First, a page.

Canada Ontario

Why Ontarians Shouldn't Trust Wynne With Our Retirements

John Laforet | Posted 12.11.2014 | Canada
John Laforet

It is laughable that the Ontario Liberals are scolding residents of the province for not putting enough away for their own retirements when the Government has so chronically underfunded it's own defined benefit pension plans that they look more like Ponzi schemes than retirement benefits.

Ontario Doesn't Need An Income-Based Drug Benefit Program for Seniors

Steve Morgan | Posted 12.10.2014 | Canada Politics
Steve Morgan

Rather than placing a tax on health needs -- as income-based drug plans do -- Ontario should consider a more positive road to universal pharmacare. Specifically, it should consider tax financing a universal drug benefit program that would give non-seniors the same coverage elderly residents enjoy today.

To Fix Transit, Ontario Should Look to the Private Sector

Allan O'Dette | Posted 12.04.2014 | Canada Politics
Allan O'Dette

The results of the recent municipal election have produced a strong mandate for renewed investment in transit and transportation. In an era of fiscal constraint, how does the Ontario government get the biggest bang for its buck out of this fund? The answer is right under its nose: trust in the made-in-Ontario Alternative Financing and Procurement (AFP) model. The government uses the AFP model as a means to leverage capital and expertise from the private sector to design, build, finance, and maintain major infrastructure projects. In doing so, the model transfers the risk of project cost increases and scheduling delays on to the private sector.

What It's Like to Be a Young Food Bank Client

Ontario Association of Food Banks | Posted 12.04.2014 | Canada Impact
Ontario Association of Food Banks

As a 26-year-old business professional I face very typical problems on a day to day basis, ones that many of you may face. I have to deal with traffic, I have to find parking in downtown Toronto, I have to deal with deadlines. But it wasn't that long ago that any of these trivial issues were not a concern to me as my only burden was finding my next meal. For two years I battled homelessness and my hope was dependant on youth homes and the kindness of strangers.

The TTC Should Only Help Fund Low-Income Riders

Steve Lafleur | Posted 11.27.2014 | Canada Politics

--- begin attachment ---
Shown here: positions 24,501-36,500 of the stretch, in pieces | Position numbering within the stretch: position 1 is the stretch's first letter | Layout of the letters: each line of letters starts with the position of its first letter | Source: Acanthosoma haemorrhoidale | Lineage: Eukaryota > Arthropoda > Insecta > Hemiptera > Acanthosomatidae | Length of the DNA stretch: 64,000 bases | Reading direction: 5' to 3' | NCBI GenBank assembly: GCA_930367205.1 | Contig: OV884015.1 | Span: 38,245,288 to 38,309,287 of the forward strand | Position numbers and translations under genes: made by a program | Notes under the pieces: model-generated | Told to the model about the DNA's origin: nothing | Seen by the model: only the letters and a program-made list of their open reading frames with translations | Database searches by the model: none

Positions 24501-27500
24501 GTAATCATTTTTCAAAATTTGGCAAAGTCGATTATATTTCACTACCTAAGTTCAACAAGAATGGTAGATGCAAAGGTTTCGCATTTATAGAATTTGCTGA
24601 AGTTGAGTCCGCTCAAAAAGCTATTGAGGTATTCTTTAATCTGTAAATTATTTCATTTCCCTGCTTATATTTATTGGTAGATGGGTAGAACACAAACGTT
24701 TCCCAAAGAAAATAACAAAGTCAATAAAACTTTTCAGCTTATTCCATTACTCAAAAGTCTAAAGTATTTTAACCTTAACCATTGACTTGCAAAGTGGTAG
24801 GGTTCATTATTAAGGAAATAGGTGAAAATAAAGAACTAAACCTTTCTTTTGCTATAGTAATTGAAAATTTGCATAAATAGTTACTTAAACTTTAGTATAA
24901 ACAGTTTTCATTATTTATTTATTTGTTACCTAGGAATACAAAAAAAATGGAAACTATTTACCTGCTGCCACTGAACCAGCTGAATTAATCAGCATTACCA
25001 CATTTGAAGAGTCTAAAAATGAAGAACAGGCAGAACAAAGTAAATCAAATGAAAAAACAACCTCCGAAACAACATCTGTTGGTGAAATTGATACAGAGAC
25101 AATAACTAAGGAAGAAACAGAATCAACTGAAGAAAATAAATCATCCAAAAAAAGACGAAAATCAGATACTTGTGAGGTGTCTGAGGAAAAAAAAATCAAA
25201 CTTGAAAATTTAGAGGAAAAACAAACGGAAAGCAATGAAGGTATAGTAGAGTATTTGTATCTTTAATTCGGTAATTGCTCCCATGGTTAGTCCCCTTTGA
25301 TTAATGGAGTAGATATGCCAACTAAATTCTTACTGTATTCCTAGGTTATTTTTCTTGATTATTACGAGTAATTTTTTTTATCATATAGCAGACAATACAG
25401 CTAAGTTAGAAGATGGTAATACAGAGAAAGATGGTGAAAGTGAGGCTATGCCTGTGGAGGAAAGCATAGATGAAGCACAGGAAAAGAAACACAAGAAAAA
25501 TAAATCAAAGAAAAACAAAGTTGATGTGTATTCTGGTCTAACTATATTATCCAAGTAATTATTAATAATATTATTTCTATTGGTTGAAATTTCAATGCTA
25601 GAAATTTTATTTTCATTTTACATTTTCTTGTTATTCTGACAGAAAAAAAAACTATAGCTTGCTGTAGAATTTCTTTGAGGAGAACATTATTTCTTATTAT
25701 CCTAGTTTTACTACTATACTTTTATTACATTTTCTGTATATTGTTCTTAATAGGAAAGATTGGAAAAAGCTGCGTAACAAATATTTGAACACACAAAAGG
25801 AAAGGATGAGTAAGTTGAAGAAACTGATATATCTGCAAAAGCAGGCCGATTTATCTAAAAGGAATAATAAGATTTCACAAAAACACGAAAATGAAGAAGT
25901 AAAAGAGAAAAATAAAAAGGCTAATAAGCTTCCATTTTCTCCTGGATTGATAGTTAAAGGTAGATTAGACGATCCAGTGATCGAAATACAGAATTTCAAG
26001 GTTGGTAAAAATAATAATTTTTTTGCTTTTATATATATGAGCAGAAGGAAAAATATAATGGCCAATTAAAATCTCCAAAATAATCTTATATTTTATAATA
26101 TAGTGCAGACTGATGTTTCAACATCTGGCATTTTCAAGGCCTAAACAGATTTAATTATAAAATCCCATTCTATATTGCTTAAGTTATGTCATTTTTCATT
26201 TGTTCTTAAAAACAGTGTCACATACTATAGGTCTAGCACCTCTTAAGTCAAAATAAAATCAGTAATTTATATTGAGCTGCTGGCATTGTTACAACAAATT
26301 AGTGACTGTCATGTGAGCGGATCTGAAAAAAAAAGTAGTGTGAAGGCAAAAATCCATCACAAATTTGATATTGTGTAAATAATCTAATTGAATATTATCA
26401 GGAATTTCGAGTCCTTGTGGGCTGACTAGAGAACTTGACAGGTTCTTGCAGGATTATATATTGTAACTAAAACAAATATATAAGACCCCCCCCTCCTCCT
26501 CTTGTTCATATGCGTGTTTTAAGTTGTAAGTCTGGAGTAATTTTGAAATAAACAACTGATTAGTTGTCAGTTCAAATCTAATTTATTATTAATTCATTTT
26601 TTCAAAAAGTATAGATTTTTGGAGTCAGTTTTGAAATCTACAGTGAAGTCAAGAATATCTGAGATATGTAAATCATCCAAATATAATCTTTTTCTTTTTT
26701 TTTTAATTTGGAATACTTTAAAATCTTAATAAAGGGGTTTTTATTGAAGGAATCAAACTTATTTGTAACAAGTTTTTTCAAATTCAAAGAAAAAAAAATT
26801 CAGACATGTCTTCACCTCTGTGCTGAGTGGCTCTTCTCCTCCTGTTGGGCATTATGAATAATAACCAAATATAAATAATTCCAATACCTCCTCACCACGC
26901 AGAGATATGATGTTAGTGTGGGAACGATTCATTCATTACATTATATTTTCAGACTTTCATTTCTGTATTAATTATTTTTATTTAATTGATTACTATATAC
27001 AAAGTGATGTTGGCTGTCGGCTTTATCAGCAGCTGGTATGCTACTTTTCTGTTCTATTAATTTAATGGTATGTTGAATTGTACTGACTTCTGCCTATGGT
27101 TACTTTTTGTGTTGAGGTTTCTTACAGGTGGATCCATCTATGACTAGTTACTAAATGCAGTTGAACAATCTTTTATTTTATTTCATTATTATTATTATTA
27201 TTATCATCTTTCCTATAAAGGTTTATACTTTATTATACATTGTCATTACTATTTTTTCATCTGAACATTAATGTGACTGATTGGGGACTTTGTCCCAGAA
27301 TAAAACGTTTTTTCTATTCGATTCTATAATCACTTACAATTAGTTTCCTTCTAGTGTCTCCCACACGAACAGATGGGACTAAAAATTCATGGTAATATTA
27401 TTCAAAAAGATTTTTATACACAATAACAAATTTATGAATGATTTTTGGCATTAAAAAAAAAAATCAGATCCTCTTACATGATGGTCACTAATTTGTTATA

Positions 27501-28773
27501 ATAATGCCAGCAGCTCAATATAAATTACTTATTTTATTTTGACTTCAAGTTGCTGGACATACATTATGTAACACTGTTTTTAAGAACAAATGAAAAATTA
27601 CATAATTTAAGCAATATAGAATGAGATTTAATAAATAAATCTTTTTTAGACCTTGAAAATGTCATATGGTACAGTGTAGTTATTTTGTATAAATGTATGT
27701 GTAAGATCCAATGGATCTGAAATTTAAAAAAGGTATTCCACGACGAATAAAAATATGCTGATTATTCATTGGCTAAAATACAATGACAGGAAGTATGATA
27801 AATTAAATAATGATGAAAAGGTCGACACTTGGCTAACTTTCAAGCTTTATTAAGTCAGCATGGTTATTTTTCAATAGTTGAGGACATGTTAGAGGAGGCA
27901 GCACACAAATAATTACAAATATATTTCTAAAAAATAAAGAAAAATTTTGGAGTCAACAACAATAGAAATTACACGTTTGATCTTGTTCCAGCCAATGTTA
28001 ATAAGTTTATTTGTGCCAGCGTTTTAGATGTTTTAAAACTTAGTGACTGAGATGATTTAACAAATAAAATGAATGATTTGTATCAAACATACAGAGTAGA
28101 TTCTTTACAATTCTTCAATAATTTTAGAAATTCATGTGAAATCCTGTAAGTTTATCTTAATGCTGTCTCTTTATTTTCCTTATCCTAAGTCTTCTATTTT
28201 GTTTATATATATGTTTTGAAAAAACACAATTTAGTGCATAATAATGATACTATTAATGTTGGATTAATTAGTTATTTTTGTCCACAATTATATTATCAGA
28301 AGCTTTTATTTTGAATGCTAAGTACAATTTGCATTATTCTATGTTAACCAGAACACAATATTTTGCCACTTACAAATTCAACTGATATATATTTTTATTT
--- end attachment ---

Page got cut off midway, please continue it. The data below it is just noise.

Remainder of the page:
Steve Lafleur

High quality public transit costs money. Someone needs to pay for it. At the moment, riders are paying a large portion of those costs. The City shouldn't change that. Someone working on Bay Street and living in King West probably doesn't need a free ride. But maybe someone at Jane and Finch needs a break on fares. A surgical approach is preferable to a blunt instrument.

Why Does the Fight For Aboriginal Rights Equal a Rejection of Science?

Wayne K. Spear | Posted 11.18.2014 | Canada Politics
Wayne K. Spear

The illness of a young girl is saddening, and the preceding topics are important and timely. But now, with this court case, we've gone off the rails into unhelpful territory. A growing number of people are turning away from, and against, science and modernity, and for a number of causes -- environmentalism, mistrust of corporations, dislike of secularism, traditionalism, and in extreme cases religious fundamentalism.

The Movement To Ban Religious Law is Racist and Bigoted

Faisal Kutty | Posted 11.17.2014 | Canada Politics
Faisal Kutty

The movement to ban foreign and/or religious law, according to the New York Times, is the brainchild of an Islamophobic lawyer, David Yerushalmi, who has been described by the Anti-Defamation League as having a record of "anti-Muslim, anti-immigrant and anti-black bigotry.

SUCCESS

The Canadian Press | Keith Leslie | Posted 11.15.2014 | Canada Politics

TORONTO -- In the end it wasn't even close as Ontario NDP Leader Andrea Horwath easily survived a vote on her leadership Saturday at the party's conve...

Anti-Radiation Pills To Be Given To Neighbours Of Ontario Nuclear Plants

CP | Keith Leslie, The Canadian Press | Posted 12.17.2014 | Canada

TORONTO - Hundreds of thousands of people who live near Ontario's nuclear power plants will have to be given supplies of anti-radiation pills under ne...

Ontario Should Continue to Investigate This Chemical Leak

Ecojustice | Posted 12.14.2014 | Canada
Ecojustice

Earlier this week, I learned that the Ontario Ministry of Environment (MOE) has decided to drop its investigation into an April 2013 chemical leak at a Shell refinery in Sarnia. Why? According to an MOE spokesperson, there wasn't enough evidence to proceed further.

For 375,000 Ontarians, Thanksgiving Dinner Isn't a Reality

Ontario Association of Food Banks | Posted 12.08.2014 | Canada Impact
Ontario Association of Food Banks

It must be fall, bringing with it Thanksgiving. This October, however, more than 16,000 families in Ontario will have no other choice but to visit a food bank for the first time in their entire lives. And while the idea of turkey dinner with all the trimmings certainly sounds delicious, for over 375,000 adults and children, it is simply not the reality of the season.

Let Your University Education Speak For Itself

Bonnie M. Patterson | Posted 12.08.2014 | Canada
Bonnie M. Patterson

Of those who did respond in 2013, 87.4 per cent said they were employed six months after graduation, with 93 per cent on average reporting they were in jobs after two years. In many programs, employment rates were as high as 95 per cent two years out.

Falling in Love With All the Local Fall Food on Offer

Meghan Pearson | Posted 12.06.2014 | Canada Living
Meghan Pearson

It has been so exciting to visit local markets, meeting the farmers who work so hard to bring us the very best, and there is no shortage of stalls anywhere you go in Ontario right now! Inspired by the vast variety the harvest has to offer, I filled my reusable bags with carrots, sweet potatoes, green beans, kale, apples and more.